1. Accidental by Ali Smith
  2. Another Country by James Baldwin
  3. April Fool’s Day by Bryce Courtenay
  4. Autograph Man by Zadie Smith
  5. Boy by Roald Dahl
  6. Day of the Triffids by John Wyndham
  7. Eye in the Door by Pat Barker
  8. Falconer by John Cheever
  9. Fight by Norman Mailer
  10. Great Railway Bazaar by Paul Theroux
  11. Heart of Darkness by Joseph Conrad
  12. High Window by Raymond Chandler
  13. I, Claudius by Robert Graves
  14. Kestrel for a Knave by Barry Hines
  15. Labyrinths by Jorge Luis Borges
  16. Meditations by Aurelius Marcus
  17. Nineteen Eighty-four by George Orwell
  18. Orlando by Virginia Woolf
  19. Out of Africa by Isak Dinesen
  20. Passage to India by E.M. Forster
  21. Pearl by John Steinbeck
  22. Prince by Machiavelli
  23. Ragtime by E.L. Doctrow
  24. Spy In The House Of Love by Anais Nin
  25. Time Machine by H.G. Wells
  26. Vile Bodies by Evelyn Waugh

A quick skim of the list reveals that I:

  • have read three
  • have sitting on my bookshelf (in non-Popular Penguins formats, of course) but haven’t read two
  • want to read 13
  • want to re-read (and re-buy, because my copies have gone AWOL) two
  • haven’t heard of (but in my defence, have heard of their authors) 11.

BoyHmmm, those aren’t exactly impressive figures given the popularity of these titles and well read-ness with which I like to consider myself. Still, it resolves the issue of my previous blog, which was that I was drawing a blank on which books to buy with my $120 Boomerang Books voucher (Sorry Clayton, you’re going to have to keep writing out the cheques).

First on my list of buying (technically re-buying) will be Bryce Courtenay’s April Fool’s Day and Roald Dahl’s Boy (yes, I’m aware that’s not an orange cover to the left, but I had trouble locating that one, so colourful cover it is).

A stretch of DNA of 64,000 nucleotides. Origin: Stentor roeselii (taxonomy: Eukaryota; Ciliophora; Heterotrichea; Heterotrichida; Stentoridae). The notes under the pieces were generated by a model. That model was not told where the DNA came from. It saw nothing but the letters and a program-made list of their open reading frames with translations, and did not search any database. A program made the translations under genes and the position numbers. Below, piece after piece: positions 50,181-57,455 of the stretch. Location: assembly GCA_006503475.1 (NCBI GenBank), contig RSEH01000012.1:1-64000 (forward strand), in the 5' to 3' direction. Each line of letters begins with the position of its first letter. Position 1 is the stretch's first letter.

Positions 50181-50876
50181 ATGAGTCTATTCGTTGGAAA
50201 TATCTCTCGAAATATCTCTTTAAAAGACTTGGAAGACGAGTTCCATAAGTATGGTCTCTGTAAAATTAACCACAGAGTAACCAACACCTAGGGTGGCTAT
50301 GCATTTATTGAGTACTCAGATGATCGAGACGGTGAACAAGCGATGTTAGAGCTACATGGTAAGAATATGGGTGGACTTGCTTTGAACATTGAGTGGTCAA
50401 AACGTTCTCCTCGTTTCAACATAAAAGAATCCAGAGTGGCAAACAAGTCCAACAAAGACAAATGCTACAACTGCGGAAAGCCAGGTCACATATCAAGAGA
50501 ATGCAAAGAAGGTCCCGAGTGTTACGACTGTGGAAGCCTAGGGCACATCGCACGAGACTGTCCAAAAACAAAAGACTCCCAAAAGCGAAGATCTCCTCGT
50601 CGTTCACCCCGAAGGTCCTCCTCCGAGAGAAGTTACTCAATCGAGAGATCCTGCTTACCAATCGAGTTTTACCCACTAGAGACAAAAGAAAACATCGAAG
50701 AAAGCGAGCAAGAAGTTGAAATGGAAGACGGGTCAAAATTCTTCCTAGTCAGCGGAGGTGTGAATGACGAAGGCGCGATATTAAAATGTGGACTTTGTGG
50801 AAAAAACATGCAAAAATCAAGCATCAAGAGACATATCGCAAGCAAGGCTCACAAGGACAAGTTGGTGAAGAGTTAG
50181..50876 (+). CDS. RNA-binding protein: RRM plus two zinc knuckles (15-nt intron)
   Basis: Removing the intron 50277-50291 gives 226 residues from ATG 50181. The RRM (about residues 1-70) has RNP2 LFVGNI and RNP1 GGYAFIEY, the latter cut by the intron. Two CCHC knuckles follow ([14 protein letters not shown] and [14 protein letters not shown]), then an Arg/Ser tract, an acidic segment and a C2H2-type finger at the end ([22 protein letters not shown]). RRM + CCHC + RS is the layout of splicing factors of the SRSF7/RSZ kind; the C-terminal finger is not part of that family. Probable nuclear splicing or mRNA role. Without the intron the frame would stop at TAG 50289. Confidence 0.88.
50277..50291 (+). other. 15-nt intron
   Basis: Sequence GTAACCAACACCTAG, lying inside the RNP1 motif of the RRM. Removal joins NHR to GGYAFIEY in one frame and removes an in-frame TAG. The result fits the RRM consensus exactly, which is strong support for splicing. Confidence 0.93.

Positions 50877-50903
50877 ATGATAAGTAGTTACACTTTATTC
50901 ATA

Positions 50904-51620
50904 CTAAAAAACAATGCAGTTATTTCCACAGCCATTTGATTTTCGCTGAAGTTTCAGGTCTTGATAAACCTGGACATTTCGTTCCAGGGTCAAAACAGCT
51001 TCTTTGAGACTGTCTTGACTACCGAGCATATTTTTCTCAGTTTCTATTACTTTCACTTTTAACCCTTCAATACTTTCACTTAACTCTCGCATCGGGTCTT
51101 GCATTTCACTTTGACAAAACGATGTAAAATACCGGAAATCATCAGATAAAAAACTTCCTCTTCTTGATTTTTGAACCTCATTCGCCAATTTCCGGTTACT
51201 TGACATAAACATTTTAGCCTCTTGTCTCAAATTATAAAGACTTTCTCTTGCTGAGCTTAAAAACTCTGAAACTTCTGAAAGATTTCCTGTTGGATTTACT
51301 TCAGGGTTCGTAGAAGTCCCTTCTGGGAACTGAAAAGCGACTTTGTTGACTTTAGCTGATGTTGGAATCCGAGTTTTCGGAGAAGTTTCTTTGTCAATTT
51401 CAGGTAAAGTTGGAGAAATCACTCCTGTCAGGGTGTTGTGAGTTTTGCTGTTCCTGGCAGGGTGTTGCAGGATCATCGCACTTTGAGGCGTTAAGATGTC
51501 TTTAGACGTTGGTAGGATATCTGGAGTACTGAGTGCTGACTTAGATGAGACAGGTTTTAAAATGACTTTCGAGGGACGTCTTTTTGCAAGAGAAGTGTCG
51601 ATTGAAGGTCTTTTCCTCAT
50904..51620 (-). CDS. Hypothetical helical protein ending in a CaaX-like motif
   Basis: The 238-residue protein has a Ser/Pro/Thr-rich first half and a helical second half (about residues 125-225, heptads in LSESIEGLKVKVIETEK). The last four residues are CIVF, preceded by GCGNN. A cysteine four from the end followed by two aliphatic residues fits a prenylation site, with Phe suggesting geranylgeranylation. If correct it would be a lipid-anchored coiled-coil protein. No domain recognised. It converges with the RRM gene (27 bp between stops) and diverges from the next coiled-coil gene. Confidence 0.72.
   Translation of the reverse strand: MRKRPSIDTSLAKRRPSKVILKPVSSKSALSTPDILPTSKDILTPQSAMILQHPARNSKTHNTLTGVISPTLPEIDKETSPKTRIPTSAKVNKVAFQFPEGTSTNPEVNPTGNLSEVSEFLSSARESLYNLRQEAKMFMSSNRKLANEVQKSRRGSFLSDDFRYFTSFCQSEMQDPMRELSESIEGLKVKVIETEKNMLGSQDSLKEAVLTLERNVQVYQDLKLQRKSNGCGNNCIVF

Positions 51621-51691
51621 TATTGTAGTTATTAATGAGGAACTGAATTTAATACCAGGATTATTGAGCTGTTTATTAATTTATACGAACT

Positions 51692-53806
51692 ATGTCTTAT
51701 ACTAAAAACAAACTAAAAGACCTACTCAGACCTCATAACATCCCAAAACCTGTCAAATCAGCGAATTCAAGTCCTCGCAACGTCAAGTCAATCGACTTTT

Both were deeply influential reading during my childhood, and after finishing each, I quickly devoured both authors’ oeuvres (that’s a fancy word for ‘back catalogue’ and some of you reading this blog will get the in joke).

On some level, both books set me on the course of being a writer, and in particular a creative non-fiction writer interested in tackling the issues of the world. So yeah, they’re kind of big on my list of books to read before you die.

Coincidentally, I had been thinking how I’d like to revisit April Fool’s Day after hearing a Conversations with Richard Fidler interview with a woman who comes from the largest haemophiliac family in the world.

Her family’s tale is as tragic as Courtenay’s family’s own, with almost 10 of her uncles first being debilitated by haemophilia and second contracting and dying of AIDS (or AIDS-related illnesses, for those of you semantics out there) after being infected by contaminated blood transfusions. Like Courtenay’s son, they had to deal with not only the ravages of the illness, but of the stigma, assumptions of homosexuality, and subsequent homophobia that accompanied it.

Not perhaps the most uplifting of tales, I know, and this hooray-for-new-books blog has taken a turn for the serious. But these books importantly highlight the injustices of the world and the danger of ignorance and, with the same themes popping up in over and over in our lives in various forms, it’s clear we’re not really learning the lessons.

So, hooray for the release of 26 new Popular Penguin titles that I may or may not yet know but hope to tackle. And hooray for releasing two incredible and seminal books, in particular, that, at this budget price, might find and inspire a whole new readership.

No. 2 – Most Popular Aussie Novels of All Time

We surveyed our customers to discover the Most Popular Aussie Novels of all time – we’re counting down the Top 24 Novels between now and Christmas Eve…

At #2 – The Power of One by Bryce Courtenay

46.5% of all respondents have read this book